This blog is definitely a labour of love.
More than sharing recipes and my experiences in the kitchen, it has morphed into a sort of journal, chronically my adventures with cycling, gardening and whatever life throws at me. Some blogs cater to their readers’ wants…. me, I share what I like and most likely if you are reading, you will like it, too. :) Or, if I muck things up, I hope to pass on my wisdom. (PS, I loved hearing your confessions about your own kitchen bloopers after my last post)
Another benefit of writing this all out? I can learn from my old mistakes, too.
Rob and I recently connected with one of our neighbours and we started chatting about our garden. Did we have any tips? I couldn’t think of any tips other than a) beans can be grown easily from seeds; and b) kale and collards from seedlings gave us better results. She also asked for some pictures. As I dug up some of my garden updates, I re-read my posts and uncovered other golden nuggets: tomato cages for the beans! get rid of those bugs from the kale ASAP! my preferred basil plant..
I should listen to myself more often. I dug up another old post, when I first started my cycling commute in the spring last year. Talk about deja vu. I was complaining about a long commute after a winter hiatus and here I am complaining again. I thought I was easing myself into my old cycling groove by foregoing the gym, but a long commute needs to be warmed into. I cycled to work (no gym) on Friday: 25km. The ride back was brutal with fierce winds all the way home. I almost decided to give up my cycling commute altogether and stick with the subway. On Sunday, I ended up cycling to the gym and really enjoyed the ride.
With a rainy forecast this week, I decided to capitalize on another day to try to cycle to work (no gym) on Monday. Mondays have me travelling all over the city, so I ended up clocking 36km. It doesn’t sound like that much… but coming from zero biking and a 2-week gym hiatus, I was wiped out when I came home. (Let’s not forget to mention I cycled home IN THE RAIN). Physically pooped, cold and wet, the last thing I wanted was a salad for dinner. I didn’t want to wait for a soup to defrost from the freezer, either. Instead I made a smoothie. Simple and nothing to document as I just whizzed together a frozen banana, frozen raspberries, maca, vanilla, flax seeds and unflavoured Sunwarrior protein powder. Oh, and some water. I am normally never satisfied with a smoothie as a meal, but this worked… after a warm bath and canning my oatmeal for the week, I slid into bed, exhausted.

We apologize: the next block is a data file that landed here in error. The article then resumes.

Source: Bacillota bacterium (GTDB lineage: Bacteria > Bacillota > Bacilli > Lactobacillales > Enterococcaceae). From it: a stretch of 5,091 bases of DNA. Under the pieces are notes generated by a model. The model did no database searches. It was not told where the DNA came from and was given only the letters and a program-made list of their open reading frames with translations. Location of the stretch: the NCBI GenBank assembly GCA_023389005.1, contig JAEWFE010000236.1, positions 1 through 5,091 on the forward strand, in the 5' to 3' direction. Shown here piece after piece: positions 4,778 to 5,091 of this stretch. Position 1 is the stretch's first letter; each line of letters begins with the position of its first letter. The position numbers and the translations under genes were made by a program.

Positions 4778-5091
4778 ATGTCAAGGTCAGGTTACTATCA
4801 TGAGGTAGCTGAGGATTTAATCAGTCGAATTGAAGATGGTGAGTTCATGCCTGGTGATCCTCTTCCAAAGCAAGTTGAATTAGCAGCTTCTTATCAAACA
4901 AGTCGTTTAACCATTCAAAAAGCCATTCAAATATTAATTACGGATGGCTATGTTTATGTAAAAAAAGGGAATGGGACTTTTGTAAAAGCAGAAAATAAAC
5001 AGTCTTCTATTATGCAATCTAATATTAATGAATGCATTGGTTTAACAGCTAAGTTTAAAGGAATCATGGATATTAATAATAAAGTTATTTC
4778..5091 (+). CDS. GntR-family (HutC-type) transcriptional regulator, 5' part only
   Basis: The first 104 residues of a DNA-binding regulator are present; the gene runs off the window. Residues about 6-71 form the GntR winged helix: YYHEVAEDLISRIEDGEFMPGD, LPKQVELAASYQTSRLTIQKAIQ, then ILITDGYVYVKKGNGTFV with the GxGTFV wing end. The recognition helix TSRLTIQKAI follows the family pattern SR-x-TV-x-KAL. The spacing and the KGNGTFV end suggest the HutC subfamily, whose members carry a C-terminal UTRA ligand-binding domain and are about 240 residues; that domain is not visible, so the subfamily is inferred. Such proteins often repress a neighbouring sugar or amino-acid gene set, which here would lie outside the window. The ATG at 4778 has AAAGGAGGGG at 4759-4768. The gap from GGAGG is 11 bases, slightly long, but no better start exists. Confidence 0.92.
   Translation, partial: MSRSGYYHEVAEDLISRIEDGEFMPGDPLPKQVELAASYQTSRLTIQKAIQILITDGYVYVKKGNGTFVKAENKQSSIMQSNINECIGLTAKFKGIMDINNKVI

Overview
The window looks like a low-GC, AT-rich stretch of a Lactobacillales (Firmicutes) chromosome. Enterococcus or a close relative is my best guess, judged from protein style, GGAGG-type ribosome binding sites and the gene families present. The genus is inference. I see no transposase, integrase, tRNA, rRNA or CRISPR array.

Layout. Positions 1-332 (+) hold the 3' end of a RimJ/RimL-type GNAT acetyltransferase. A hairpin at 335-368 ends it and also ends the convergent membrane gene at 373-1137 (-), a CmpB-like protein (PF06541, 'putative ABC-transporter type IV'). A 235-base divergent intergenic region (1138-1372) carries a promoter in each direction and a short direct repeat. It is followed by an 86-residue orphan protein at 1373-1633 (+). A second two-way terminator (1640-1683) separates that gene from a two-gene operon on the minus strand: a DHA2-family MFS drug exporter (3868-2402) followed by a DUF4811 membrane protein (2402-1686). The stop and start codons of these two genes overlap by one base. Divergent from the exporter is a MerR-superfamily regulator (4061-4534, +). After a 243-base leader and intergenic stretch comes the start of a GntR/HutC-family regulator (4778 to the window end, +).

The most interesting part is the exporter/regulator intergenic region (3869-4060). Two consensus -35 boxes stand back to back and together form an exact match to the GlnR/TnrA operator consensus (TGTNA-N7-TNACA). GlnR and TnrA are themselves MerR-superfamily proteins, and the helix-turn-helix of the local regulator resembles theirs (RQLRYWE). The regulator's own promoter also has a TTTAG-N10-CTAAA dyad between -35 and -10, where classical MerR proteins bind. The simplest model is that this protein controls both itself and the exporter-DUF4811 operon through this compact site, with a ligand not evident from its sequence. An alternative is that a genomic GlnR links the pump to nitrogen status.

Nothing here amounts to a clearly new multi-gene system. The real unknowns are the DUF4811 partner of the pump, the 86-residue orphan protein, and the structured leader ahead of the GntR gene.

I need to find more balance.
Still needing to eat, I really should plan my meals based on the weather forecast. The rest of the week has a rainy forecast and possible snow/hail today and/or tomorrow. No more cycling, that’s for sure… warm comforting meals may be in order, though. As such, I took this soup out from the freezer for some meals later this week.
I love unearthing gems from the freezer. I should do it more often. I often get wooed by fresh produce but I need to remind myself to keep things stress-free by eating from the freezer. This is a soup I have made a few times, too, and was lucky to have garden kale when I made this in the fall. I have used both shiitakes and oyster mushrooms with great results. Combining mushrooms and lentils, the earthy flavours mix well with the tangy vinegar and zippy garlic. It is during these dreary days that warm, comforting bowls of my favourite soups really help.
Do you keep a journal? If you do (or have a blog), do you ever re-read it?
Holy Shiitake Lentil Soup
Adapted from Radiance 4 Life
1 cup green lentils, rinsed
5 cups vegetable broth
1 cup packed sliced mushrooms (shiitake and oyster mushrooms both work well)
1 cup slivered kale
2 tbsp balsamic vinegar
1 tbsp dried rosemary
1 tbsp extra-virgin olive oil
5 large cloves garlic, pressed
salt, to taste
1. In a medium pot over high heat, combine the lentils, broth and mushrooms. Bring to a boil, cover and reduce heat to low to allow to simmer. Cook until the lentils are tender, around 30-45 minutes.
2. Once the lentils are cooked through, add the kale, balsamic vinegar, rosemary, oil, garlic and salt to taste. Cover until the kale is wilted. Serve hot.